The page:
“One large chapter of history ends, and another starts. In a very real sense, one society dies – and another is born.”— William Strauss and Neil Howe
“The Crisis ends one saeculum and launches the next.”— William Strauss and Neil Howe
“The cycle of four generations spans the length of a long human life, roughly 80 to 100 years. Many of the ancient peoples recognized this cycle. The Roman name for it was saeculum.”— William Strauss and Neil Howe
“The Fourth Turning is history’s great discontinuity. It ends one epoch and begins another.”— William Strauss and Neil Howe
“History doesn’t repeat itself, but it often rhymes.”— Mark Twain
Bad times eventually end. Something new replaces them. Perhaps just some brand new bad times? Fortunately, the world doesn’t seem to work quite that way. So, that’s good news?
Not yet: The crisis phase may not be done with us
History is defined by cycles, eras, and epochs. It seems to repeat itself, or at least rhyme as Mark Twain observed, in broad patterns across the ages. Despite huge changes, many periods appear to have significant commonalities.
What if whatever-is-going-on-out-there-today is actually part of a fundamental long-term cycle? Different in detail from past cycles but similar and equally inevitable in broad outlines. Scary thought, yes?
Suppose that COVID is simply a detail-happening within our current underlying cycle? Lots of similar nasty stuff has occurred in past, such as the Spanish Flu pandemic of 1918-1919 where some 50 million are estimated to have died globally. Black plagues of various flavors plagued Europe regularly across much of the past 1500 years.
Viewing COVID as just another nasty happening riding on top of a far greater underlying cycle makes an enormous difference in how we might move forward today. COVID seems very likely to go away “shortly” but we may still be faced with the underlying long-term cycle and how it may play out.
William Strauss’ and Neil Howe’s theory of “Turnings”
The quality of any historical theory is determined largely by how well it fits a lengthy period of facts. Strauss and Howe looked at over 500 years of history to come up with a cyclical explanation of what occurred.
Wikipedia describes Neil Howe as an “author, historian and consultant” while William Strauss is described as an “author, historian, playwright, theater director, and lecturer.” Their theory, The Fourth Turning, was published in 1997.
A relatively brief overview of this theory appeared in 2018 in the SupplySideLiberal.com: “William Strauss and Neil Howe’s American Prophecy in ‘The Fourth Turning: What the Cycles of History Tell Us About America’s Next Rendezvous with Destiny’”:
“Over the past five centuries, Anglo-American society has entered a new era—a new turning—every two decades or so. At the start of each turning, people change how they feel about themselves, the culture, the nation, and the future. Turnings come in cycles of four. Each cycle spans the length of a long human life, roughly eighty to one hundred years, a unit of time the ancients called the saeculum. Together, the four turnings of the saeculum comprise history’s seasonal rhythm of growth, maturation, entropy, and destruction:”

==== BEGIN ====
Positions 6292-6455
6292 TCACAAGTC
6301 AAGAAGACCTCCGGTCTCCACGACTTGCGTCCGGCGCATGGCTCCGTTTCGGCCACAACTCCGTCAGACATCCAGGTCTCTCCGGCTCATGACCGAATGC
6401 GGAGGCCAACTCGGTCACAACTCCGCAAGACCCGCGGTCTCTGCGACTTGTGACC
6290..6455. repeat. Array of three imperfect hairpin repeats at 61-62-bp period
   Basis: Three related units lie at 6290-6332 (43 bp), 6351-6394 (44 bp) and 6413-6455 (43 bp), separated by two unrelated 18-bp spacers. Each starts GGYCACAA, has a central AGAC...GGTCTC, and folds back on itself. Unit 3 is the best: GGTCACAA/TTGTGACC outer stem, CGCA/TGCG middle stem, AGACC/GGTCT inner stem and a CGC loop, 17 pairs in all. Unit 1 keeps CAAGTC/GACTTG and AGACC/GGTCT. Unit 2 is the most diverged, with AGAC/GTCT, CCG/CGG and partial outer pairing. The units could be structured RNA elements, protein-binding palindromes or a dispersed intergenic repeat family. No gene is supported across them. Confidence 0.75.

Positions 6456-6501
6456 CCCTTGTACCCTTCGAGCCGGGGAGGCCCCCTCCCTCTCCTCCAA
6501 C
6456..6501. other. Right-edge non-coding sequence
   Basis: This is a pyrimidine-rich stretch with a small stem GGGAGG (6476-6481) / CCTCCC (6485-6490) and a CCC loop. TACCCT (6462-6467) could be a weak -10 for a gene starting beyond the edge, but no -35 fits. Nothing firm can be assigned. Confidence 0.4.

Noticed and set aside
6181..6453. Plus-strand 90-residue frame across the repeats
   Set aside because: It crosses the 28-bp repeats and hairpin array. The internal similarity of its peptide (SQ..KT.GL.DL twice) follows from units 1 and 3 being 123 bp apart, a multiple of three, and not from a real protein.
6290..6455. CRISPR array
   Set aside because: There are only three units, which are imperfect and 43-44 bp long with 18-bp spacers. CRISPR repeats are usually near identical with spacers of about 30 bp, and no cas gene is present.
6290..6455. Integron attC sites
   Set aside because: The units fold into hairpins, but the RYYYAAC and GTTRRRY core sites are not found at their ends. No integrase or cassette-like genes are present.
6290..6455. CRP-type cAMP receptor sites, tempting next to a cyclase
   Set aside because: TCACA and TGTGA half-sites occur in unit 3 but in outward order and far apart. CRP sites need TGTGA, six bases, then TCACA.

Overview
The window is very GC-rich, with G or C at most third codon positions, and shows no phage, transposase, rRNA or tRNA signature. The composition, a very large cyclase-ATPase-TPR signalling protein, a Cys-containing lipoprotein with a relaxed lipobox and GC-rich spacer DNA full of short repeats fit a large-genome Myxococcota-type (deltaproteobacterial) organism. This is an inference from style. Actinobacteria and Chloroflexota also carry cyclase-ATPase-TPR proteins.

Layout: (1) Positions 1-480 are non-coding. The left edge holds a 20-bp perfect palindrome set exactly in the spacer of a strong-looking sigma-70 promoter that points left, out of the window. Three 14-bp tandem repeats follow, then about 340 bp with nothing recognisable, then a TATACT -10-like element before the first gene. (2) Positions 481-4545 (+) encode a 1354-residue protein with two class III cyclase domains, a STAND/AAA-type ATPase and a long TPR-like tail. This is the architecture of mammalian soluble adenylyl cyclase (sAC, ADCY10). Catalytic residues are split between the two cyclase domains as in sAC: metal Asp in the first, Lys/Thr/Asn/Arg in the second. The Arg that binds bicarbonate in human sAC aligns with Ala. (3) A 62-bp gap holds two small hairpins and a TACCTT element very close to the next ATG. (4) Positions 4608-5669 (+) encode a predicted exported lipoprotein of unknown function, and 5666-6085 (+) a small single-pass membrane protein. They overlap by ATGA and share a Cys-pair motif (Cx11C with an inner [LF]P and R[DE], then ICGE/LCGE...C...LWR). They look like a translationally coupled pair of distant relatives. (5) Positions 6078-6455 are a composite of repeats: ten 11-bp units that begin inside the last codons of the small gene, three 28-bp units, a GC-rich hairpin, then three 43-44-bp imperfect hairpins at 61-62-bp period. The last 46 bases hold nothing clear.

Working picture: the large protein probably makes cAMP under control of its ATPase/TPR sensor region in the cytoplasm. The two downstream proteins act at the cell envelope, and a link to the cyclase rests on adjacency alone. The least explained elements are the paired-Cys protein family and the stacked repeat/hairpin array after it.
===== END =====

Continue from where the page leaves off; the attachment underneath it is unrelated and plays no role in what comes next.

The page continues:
“The First Turning is a High, an upbeat era of strengthening institutions and weakening individualism, when a new civic order implants and the old values regime decays.”
“The Second Turning is an Awakening, a passionate era of spiritual upheaval, when the civic order comes under attack from a new values regime.”
“The Third Turning is an Unraveling, a downcast era of strengthening individualism and weakening institutions, when the old civic order decays and the new values regime implants.”
“The Fourth Turning is a Crisis, a decisive era of secular upheaval, when the values regime propels the replacement of the old civic order with a new one.”
Our current Fourth Turning – Crisis – is underway
As described by unherd.com, the latest cycle looks something like this in: “How apocalyptic is now? The sudden death of ways of life has been a regular occurrence throughout history”:
“We’ve had four turnings, each about 20 years, since the late 1920s: the Crisis turning (1929-1945), which was bookended by the Great Depression and World War II; the High turning (1946-1964), when a new world order was established in a time of shared prosperity; the Awakening turning (1965-1984), characterized by rising individualism and declining confidence in institutions; and the Unraveling turning (1985-2008), with a cynical culture and eroded support for institutions.”
“This leads us to where we are now—the Crisis turning (2008-2028). Looking at how the last crisis unfolded can give us clues about the next few years. History speeds up in fourth turnings and is characterized as having an urgent view of the future. Change, risk and uncertainty reach their peak [emphasis added].”
It would be hard to argue against 2008 being the concluding timeframe of the Third Turning of “Unraveling”. Definitely when a lot of things unraveled, like the global financial system. According to the theory, we entered the Fourth Turning of Crisis in roughly 2009. Crisis, as you may have noticed, is certainly well-established a decade or so later.
Does this mean that we have another ten years of Crisis to endure? Too awful to contemplate.
But it gets even worse. Much worse. Or better, depending on your point of view.
Just in time for Agenda 2030
You do of course know all about the United Nations’ Agenda 2030. Just a reminder, via Wikipedia:
“The Sustainable Development Goals (SDGs) or Global Goals are a collection of 17 interlinked global goals designed to be a ‘blueprint to achieve a better and more sustainable future for all’. The SDGs were set up in 2015 by the United Nations General Assembly and are intended to be achieved by the year 2030. They are included in a UN Resolution called the 2030 Agenda or what is colloquially known as Agenda 2030. The SDGs were developed in the Post-2015 Development Agenda as the future global development framework to succeed the Millennium Development Goals which ended in 2015.”